The Army signed an accord with Korea University on Tuesday to establish a department for nurturing cyber warfare specialists as South Korea strives to bolster its capabilities to deal with North Korean cyber attacks.
The ceremony to sign the agreement was attended by Army Chief of Staff Gen. Kim Sang-ki and Korea University President Kim Byung-chul.
It is the first time for the military to establish such a department at a private university.
“I am glad that we are now able to bring up the cyber warriors that we need in the military,” Gen. Kim said during the event.
President Kim responded by saying, “We are very happy that with the support from the Army, we can educate students who can contribute to strengthening our national security.”
The cyber defense department will belong to the Graduate School of Information Security at the university, and admit 30 undergraduates for the four-year course from this fall, officials said.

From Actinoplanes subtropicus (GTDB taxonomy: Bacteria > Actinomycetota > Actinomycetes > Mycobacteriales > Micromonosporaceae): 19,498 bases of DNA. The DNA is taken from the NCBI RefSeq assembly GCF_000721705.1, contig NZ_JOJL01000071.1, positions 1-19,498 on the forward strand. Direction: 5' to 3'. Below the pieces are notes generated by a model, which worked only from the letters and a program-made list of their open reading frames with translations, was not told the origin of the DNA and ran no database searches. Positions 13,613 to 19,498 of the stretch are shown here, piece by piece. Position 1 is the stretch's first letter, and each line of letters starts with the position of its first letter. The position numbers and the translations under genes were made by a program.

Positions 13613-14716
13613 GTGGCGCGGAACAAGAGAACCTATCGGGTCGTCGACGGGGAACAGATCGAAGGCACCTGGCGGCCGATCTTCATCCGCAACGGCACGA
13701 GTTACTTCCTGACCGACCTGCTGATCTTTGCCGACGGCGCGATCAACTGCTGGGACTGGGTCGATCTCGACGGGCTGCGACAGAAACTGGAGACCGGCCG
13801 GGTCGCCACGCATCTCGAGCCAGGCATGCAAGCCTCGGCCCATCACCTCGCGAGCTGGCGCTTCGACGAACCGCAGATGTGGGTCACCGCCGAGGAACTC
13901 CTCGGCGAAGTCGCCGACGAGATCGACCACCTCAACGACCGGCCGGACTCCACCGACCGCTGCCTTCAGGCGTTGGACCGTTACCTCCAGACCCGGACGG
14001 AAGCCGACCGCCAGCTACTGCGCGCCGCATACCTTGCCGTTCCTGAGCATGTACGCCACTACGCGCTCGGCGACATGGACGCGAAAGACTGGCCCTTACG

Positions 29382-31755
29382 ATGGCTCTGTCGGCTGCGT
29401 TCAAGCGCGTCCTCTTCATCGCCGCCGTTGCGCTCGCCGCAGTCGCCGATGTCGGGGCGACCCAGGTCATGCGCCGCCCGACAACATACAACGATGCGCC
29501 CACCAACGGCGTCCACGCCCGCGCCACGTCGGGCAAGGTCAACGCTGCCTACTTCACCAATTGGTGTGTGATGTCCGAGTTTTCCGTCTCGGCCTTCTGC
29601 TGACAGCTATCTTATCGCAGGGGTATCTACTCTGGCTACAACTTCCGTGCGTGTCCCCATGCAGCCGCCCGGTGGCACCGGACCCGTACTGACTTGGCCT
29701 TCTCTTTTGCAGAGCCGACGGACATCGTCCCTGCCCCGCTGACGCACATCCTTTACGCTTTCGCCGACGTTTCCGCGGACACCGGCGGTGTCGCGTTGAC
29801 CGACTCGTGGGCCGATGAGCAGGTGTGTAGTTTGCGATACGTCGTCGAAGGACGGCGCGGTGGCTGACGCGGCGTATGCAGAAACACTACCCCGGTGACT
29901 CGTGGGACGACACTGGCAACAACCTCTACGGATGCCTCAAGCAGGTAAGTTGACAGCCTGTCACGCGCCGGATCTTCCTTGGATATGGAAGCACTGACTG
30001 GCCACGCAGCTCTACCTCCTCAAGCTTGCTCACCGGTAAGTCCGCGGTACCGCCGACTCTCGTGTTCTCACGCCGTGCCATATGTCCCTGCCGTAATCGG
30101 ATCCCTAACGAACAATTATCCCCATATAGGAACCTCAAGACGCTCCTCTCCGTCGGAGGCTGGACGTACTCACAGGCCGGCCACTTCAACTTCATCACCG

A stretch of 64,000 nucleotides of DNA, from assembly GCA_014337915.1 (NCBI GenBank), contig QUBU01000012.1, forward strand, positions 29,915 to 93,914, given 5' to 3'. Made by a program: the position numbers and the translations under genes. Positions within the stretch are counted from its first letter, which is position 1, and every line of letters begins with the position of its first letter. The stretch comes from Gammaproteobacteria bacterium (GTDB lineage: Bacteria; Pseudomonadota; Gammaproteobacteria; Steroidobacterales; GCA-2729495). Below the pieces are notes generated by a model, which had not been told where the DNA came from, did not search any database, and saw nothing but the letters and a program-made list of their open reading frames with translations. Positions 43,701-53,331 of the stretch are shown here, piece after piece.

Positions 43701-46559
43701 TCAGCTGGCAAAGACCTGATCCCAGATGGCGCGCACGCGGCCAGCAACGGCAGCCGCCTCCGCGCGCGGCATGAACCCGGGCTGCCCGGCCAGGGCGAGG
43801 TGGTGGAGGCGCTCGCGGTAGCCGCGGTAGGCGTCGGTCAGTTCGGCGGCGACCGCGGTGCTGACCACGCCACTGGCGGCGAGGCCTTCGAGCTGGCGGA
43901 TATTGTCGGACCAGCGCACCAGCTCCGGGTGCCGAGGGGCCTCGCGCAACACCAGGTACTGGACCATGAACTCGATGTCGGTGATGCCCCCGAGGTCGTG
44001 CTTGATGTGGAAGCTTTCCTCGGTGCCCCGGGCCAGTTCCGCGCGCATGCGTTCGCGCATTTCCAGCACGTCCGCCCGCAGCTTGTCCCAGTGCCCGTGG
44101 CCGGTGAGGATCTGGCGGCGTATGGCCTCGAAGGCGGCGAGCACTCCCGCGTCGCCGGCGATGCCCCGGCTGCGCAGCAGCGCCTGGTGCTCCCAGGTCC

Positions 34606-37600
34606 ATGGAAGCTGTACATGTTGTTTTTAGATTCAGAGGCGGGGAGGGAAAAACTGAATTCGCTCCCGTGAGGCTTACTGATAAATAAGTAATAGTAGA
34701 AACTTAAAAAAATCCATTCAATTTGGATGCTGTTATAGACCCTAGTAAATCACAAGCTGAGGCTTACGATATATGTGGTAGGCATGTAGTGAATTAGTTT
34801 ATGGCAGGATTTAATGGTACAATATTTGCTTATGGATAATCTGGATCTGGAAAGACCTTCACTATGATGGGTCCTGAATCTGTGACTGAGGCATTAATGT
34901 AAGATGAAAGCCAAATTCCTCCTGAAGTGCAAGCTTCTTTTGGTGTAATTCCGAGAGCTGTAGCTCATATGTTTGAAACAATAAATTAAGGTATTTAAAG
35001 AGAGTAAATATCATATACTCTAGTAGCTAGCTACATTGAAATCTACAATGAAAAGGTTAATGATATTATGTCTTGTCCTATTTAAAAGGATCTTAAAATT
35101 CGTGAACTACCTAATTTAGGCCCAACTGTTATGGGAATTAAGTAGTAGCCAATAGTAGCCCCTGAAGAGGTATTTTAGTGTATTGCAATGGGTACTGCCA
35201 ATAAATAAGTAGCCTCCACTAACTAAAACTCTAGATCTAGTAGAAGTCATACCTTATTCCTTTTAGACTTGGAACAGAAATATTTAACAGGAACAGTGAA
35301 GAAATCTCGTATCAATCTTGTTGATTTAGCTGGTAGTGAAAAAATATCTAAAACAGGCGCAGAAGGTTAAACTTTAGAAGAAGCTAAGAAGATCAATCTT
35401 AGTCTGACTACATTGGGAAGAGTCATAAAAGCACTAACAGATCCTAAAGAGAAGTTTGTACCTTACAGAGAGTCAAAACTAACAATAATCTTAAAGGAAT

The students will receive a full scholarship for four years and join the armed forces after graduation to serve as commissioned officers, specializing in information and communications for seven years, they said.
The curriculum includes information technology, cryptography, cyber psychology and cyber warfare tactics.
The North has turned to cyber warfare as it is not equipped to defeat affluent South Korea and the U.S. with conventional, symmetrical war strategies.
The most recent cyber attack by the North came in April, paralyzing the banking system of the National Agricultural Cooperative Federation, or Nonghyup, for several weeks.
By Song Sang-ho (firstname.lastname@example.org